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Backyard Water Safety Series: Teaching Children to Float

Posted on June 8, 2022


child with swim teacher

Children, especially young children, frequently do not like to be on their back in the water. There are many reasons behind this, and it is important to understand that it may take time and patience to overcome any anxiety or discomfort. Allow them to practice for as long as they feel comfortable. If they are only comfortable for two seconds, then start at two seconds and build gradually from there.

If losing sight of you causes increased anxiety, start with holding the child to your side while they straddle your hip and practice leaning back as if on a seesaw or teeter-totter. Challenge them to get their ears in the water.

To introduce a back float to a fearful or very young child:
• Begin slowly, holding the child in a vertical position with their back to your chest
• Ask them to rest their head on your shoulder (like a pillow) with their cheek next to yours
• Gradually lean back to bring the child more horizontal while continuing to hug them close and talking gently and encouragingly to them
• Hold this position for as long as they are willing

Teaching a back float to a hesitant or young child:
• Begin slowly, holding the child in a vertical position with their back to your chest
• Ask them to rest their head on your shoulder (like a pillow) with their cheek next to yours
• Lower yourself into the water by bending your knees
• As you get lower in the water gently push their hips away from you and up toward the surface of the water, keeping their shoulders against your chest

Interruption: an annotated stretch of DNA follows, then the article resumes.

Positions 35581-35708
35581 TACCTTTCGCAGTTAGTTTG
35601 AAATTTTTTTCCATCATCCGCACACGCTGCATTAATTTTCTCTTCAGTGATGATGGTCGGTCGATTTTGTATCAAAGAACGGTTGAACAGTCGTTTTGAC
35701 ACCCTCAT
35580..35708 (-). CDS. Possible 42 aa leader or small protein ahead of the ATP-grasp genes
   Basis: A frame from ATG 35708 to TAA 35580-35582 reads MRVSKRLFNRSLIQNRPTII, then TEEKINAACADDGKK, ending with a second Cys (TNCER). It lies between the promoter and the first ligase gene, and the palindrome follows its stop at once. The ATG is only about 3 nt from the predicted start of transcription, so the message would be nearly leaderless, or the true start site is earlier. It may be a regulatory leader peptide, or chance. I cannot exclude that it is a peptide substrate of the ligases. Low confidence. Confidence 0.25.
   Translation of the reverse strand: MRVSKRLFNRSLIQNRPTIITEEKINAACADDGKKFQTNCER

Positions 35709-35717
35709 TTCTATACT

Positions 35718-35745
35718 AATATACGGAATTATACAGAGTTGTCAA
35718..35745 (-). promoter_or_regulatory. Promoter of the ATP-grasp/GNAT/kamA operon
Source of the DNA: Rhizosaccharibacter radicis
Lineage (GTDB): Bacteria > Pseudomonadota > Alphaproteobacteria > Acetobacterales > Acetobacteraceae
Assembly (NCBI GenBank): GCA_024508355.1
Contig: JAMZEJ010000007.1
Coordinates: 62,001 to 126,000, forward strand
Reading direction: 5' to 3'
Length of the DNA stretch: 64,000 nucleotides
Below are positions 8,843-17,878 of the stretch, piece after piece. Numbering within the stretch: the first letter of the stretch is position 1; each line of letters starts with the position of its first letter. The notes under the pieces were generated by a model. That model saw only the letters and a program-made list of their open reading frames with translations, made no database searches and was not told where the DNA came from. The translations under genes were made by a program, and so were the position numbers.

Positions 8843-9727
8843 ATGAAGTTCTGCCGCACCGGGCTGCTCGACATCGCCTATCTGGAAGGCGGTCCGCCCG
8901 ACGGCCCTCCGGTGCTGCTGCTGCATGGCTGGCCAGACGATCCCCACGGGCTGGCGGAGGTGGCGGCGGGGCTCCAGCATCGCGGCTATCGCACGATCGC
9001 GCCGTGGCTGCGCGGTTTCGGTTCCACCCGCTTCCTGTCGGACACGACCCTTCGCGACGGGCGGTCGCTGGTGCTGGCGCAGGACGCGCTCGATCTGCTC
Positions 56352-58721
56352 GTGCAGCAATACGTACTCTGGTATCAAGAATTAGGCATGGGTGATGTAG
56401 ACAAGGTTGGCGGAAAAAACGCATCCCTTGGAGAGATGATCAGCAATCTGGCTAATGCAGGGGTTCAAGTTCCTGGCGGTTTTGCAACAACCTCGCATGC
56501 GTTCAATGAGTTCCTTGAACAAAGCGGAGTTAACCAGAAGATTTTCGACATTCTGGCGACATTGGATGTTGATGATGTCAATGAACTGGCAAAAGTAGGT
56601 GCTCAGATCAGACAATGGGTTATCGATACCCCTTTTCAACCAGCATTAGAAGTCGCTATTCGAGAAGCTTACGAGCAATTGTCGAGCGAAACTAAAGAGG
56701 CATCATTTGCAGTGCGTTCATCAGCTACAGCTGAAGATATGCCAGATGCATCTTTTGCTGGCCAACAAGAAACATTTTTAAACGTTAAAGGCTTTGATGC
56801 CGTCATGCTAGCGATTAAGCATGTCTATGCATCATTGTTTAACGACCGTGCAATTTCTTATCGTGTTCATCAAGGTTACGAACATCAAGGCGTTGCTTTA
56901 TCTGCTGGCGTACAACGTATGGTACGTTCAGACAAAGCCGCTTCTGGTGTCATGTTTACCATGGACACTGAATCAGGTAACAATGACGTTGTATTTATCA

• Allow their ears to submerge in the water (unless directed otherwise by a doctor!)
• When the child begins to relax, loosen your grip while still maintaining contact so they can experience as much of their own buoyancy as possible

As they advance:
• Give them support at the hips or shoulders without resting their head on your shoulder
• Lower your hands slowly – if they sink to maintain contact with your hands, push them back to the surface and reposition them with their belly up and head back, if they continue to float, lower your hands further until they are able to float without support

Sometimes having their arms and legs spread out “like a starfish” will increase their surface area on the water and assist with their ability to float. They may need constant reminders to keep their head back, chin up, and belly up. Remember to be ok with them needing to take breaks. They will eventually be able to hold this position for longer periods of time.

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